I’m really weighing this. It’s so much work and honestly, I’m pretty overwhelmed right now. It’s not something I can just do for a few of them. It really is an all or nothing proposition.

The girl who asked me about the letters today has really blue eyes, strikingly so, like ol’ Trent’s. I keep seeing those eyes and remembering notes she wrote me when she had my bible class, the christmas card she wrote me and the gifts she made for me. Most anybody who writes a note likes to get them, a lot. It’s usually a favorite thing. This girl has had a tough year. She has worked really hard in school. And she has opened her heart in so many ways to God’s love and to growth.

What could possibly keep me from writing her something worthy  of who she is and who she is growing to be? Could having to write a few more letters?


See y’all next week. I’ve got a few letters to write.


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Reading wrong

A fellow faculty member said to me the other day, “These kids really don’t like to worship.” I understand how that may appear so.

We have mandatory chapel once a week at my school. The speaker is usually my bud, Jeremy. He does a good job. Most of the kids listen to what he shares. We also sing a bit. Well, a few of the kids sing with the band of students that play. Most just stand there. Even many of the kids who sing their lungs out at youth group just stand there. Obviously, we have not discerned the dynamic that facilitates freedom and worship during chapel. But, that doesn’t mean the students do not like to worship. On the contrary, I think that it is one of their favorite, even if undiscovered, things. So, in bible class, I try to find ways to facilitate worship amongst us all: the lovers and the leery. It’s a tough assignment. Yesterday, I tried to do so for the first time during this section of bible class, as many of the students had requested such.  I learned a lot.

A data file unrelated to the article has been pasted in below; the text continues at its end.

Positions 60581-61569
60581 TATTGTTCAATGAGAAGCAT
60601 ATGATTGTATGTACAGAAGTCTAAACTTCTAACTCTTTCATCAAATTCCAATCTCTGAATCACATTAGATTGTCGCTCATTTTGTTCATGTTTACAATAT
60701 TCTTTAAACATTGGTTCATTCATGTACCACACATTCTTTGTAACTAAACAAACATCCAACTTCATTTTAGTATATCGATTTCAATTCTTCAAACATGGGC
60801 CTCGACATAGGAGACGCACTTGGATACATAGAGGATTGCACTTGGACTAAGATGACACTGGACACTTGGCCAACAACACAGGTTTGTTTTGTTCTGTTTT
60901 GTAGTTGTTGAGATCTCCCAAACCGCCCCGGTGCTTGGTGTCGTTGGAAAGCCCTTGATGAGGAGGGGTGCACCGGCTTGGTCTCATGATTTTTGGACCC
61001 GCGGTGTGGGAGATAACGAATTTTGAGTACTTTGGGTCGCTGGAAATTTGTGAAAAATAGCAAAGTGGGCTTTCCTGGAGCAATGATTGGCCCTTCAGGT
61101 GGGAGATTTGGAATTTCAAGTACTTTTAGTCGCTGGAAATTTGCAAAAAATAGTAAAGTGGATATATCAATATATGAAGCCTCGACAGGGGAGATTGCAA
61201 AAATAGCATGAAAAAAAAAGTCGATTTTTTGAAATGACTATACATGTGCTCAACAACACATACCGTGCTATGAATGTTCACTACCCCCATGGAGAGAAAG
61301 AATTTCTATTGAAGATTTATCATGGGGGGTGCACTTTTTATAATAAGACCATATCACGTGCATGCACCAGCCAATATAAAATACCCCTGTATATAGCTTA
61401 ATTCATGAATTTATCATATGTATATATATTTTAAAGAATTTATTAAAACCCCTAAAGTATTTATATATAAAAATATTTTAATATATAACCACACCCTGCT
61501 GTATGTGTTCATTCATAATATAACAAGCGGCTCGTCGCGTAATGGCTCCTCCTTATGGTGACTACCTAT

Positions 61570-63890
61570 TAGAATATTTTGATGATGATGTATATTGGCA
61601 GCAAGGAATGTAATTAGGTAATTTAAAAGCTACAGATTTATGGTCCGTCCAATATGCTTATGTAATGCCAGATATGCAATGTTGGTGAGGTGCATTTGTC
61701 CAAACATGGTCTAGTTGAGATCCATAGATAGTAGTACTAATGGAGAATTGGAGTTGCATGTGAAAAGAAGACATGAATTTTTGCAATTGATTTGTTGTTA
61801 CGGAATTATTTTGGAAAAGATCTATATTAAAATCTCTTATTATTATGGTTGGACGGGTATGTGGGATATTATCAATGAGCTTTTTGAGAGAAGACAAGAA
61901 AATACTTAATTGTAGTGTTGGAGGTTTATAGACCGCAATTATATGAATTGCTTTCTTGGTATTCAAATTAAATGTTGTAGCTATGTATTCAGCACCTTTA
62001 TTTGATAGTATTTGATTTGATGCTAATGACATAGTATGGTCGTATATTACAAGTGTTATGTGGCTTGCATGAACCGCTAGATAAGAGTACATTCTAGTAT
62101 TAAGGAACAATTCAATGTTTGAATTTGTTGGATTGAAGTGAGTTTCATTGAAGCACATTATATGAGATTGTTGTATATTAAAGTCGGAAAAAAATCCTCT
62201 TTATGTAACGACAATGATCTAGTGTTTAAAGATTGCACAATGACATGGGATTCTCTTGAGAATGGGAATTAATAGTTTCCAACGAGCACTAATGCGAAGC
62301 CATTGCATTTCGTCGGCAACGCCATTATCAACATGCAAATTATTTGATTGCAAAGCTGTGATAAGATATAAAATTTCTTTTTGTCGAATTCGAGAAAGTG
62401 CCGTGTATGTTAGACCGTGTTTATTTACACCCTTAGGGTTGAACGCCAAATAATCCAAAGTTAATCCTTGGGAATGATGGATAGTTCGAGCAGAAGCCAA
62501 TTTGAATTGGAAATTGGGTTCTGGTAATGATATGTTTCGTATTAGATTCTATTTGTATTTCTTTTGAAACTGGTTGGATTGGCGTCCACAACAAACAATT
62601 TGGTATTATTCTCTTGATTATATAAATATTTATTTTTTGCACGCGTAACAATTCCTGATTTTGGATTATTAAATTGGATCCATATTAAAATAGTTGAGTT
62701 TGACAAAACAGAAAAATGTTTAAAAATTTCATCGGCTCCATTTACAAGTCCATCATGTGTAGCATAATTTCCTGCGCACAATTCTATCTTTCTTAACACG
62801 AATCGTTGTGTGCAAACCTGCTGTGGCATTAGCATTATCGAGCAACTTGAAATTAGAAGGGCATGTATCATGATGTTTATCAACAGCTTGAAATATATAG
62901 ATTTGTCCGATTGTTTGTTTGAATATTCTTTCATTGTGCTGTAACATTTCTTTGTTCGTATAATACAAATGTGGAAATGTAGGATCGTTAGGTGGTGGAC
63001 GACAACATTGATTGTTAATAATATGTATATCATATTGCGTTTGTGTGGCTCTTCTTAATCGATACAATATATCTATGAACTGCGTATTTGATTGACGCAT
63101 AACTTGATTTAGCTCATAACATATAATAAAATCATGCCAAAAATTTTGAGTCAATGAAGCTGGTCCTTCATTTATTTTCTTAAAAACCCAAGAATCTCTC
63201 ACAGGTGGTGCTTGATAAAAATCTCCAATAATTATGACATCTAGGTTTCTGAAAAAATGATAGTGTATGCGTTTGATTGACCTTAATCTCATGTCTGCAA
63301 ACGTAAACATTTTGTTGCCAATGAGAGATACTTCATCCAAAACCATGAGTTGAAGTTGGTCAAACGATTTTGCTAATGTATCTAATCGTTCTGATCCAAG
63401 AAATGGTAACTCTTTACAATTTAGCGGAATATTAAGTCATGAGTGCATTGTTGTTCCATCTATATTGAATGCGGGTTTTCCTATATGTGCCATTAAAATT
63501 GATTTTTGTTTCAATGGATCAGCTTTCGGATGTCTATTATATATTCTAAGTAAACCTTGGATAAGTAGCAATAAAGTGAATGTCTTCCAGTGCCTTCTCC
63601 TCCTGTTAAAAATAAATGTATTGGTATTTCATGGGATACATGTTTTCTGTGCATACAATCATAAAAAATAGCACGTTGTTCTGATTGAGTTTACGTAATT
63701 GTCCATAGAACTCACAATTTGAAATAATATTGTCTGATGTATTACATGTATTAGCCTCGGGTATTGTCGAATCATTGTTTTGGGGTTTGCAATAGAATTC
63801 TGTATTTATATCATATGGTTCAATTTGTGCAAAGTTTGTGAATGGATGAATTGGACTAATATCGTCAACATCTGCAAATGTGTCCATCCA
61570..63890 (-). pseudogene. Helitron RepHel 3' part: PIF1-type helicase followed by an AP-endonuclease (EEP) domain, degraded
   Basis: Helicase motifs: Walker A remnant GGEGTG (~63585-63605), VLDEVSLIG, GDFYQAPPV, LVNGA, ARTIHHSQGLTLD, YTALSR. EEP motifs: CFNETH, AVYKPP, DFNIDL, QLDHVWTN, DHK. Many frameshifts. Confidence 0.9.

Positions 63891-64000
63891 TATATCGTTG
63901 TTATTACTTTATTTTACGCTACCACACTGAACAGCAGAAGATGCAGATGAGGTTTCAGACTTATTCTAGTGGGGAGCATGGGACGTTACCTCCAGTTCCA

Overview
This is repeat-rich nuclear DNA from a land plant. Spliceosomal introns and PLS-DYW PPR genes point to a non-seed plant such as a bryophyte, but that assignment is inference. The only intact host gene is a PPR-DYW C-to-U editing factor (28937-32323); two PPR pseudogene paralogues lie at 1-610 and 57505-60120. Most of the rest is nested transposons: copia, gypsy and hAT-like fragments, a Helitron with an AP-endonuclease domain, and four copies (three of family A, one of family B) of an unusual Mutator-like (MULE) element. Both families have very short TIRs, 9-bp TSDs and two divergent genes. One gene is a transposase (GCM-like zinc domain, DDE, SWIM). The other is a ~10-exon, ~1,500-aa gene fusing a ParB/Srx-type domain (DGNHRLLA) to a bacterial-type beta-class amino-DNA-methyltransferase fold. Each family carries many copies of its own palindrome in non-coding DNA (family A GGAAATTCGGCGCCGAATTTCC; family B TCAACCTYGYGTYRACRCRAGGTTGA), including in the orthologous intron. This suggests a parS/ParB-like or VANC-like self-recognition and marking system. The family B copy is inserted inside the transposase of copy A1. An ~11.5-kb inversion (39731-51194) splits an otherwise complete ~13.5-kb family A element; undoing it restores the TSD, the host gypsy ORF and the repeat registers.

It’s always hard to discern the best posture and mode the first time that a group gathers for such. Do I put them close together? far apart? Will they want to see one another? Will that make them nervous? Should I put the words on a screen in the front of the room? Will that be more help or crutch? What will help break up the thousands of fears that float through the minds of teenagers?

In the class are some of the students (people actually) who know me best in the world, we’ve been everywhere and through everything together, we’ve asked one another all the ugly questions and screamed at and to God often, together. We are pretty dang comfortable “out there” with one another. Then there are those who have sung thousands of songs with me, but have never been out so far, with anyone, far as I can tell. And then there are those who seemed a bit terrified even sitting in a darkened room, with music blaring – it helps those of us who don’t sing as well as others, out of earshot of any other.